Understanding Legal Incapacity and How It Is Determined
What is Incapacity?
A person is incapacitated if he or she is unable to receive and evaluate information or make or communicate decisions to such an extent that the person lacks the ability to meet essential requirements for physical health, safety or self-care without appropriate assistance.
A petition for the appointment of a guardian may be filed in the event there is medical documentation that a person is incapacitated. If the court finds the proposed protected person competent and not in need of a guardian, the court will dismiss the petition. However, if the court finds that appointment of a general guardian is appropriate, the court will appoint a general guardian of the protected person, estate, or person and estate.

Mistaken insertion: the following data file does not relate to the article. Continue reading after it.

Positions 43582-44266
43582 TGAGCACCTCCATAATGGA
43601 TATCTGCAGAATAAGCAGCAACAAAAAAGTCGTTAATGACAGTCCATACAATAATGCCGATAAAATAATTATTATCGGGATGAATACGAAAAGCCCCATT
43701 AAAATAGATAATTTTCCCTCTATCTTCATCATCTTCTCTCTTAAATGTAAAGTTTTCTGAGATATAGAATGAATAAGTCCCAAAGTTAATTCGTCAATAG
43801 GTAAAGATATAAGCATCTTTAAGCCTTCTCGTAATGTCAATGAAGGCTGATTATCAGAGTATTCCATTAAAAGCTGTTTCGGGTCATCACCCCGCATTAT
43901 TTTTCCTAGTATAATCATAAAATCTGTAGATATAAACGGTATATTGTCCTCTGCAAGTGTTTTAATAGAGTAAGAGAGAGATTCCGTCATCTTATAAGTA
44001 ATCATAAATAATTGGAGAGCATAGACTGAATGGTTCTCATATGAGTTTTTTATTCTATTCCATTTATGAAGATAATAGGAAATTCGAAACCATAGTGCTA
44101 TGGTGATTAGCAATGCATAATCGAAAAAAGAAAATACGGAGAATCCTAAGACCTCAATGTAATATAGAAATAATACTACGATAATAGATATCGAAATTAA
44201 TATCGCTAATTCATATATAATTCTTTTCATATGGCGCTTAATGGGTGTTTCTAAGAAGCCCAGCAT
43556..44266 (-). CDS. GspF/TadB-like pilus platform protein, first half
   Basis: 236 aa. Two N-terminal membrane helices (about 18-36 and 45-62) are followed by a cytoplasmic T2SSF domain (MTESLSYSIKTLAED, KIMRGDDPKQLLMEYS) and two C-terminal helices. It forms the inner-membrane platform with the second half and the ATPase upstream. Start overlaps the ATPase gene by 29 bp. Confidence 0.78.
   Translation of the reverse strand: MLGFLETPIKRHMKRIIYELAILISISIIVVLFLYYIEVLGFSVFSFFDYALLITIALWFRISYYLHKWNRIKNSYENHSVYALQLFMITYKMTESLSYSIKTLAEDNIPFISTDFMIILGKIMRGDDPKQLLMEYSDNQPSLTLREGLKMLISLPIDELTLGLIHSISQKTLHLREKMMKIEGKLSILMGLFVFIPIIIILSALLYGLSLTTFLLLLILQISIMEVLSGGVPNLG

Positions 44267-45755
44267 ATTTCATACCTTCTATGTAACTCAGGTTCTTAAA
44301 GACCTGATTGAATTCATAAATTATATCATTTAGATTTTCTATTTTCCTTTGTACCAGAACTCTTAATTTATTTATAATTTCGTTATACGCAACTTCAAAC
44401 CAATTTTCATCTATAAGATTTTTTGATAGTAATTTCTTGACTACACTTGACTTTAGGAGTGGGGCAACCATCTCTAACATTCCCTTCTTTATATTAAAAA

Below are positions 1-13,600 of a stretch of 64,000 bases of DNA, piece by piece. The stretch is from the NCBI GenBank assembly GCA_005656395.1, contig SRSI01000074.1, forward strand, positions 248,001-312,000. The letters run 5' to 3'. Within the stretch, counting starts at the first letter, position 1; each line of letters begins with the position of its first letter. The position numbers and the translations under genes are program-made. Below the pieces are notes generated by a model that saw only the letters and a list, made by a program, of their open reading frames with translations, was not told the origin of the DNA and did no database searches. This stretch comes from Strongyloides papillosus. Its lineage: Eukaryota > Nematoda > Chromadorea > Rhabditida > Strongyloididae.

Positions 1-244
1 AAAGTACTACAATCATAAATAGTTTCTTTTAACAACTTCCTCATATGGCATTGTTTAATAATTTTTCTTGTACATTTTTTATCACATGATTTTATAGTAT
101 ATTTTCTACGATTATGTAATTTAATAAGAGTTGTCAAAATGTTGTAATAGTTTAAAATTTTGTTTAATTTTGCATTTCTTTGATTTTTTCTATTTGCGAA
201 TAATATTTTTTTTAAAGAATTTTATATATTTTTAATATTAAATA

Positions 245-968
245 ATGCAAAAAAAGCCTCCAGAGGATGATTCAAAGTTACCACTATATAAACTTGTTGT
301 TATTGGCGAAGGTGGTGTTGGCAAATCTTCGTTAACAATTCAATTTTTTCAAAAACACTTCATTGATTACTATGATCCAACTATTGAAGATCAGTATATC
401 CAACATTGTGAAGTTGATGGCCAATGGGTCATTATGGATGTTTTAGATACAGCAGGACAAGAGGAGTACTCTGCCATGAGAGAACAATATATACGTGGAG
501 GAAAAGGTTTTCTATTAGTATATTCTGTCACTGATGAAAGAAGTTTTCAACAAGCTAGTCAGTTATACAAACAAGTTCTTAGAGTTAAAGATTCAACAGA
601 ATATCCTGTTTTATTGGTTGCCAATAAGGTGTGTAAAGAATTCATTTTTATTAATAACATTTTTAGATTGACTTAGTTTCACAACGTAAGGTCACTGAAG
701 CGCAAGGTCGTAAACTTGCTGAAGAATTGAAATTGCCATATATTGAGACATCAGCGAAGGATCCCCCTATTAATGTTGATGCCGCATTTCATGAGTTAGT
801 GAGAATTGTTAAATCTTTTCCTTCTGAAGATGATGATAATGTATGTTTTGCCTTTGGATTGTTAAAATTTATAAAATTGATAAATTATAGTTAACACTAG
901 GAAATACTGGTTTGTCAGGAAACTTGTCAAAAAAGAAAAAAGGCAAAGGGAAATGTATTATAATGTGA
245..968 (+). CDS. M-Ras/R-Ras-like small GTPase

Different levels of capacity.
There are different levels of capacity and someone who may lack capacity for guardianship purposes may still have capacity to execute a will or trust.
However, behavior such as poor judgment, drug use or gambling, does not by itself, prove that a person has incapacity.
Guardianship is a very serious matter and should be considered only after other less drastic alternatives have been measured.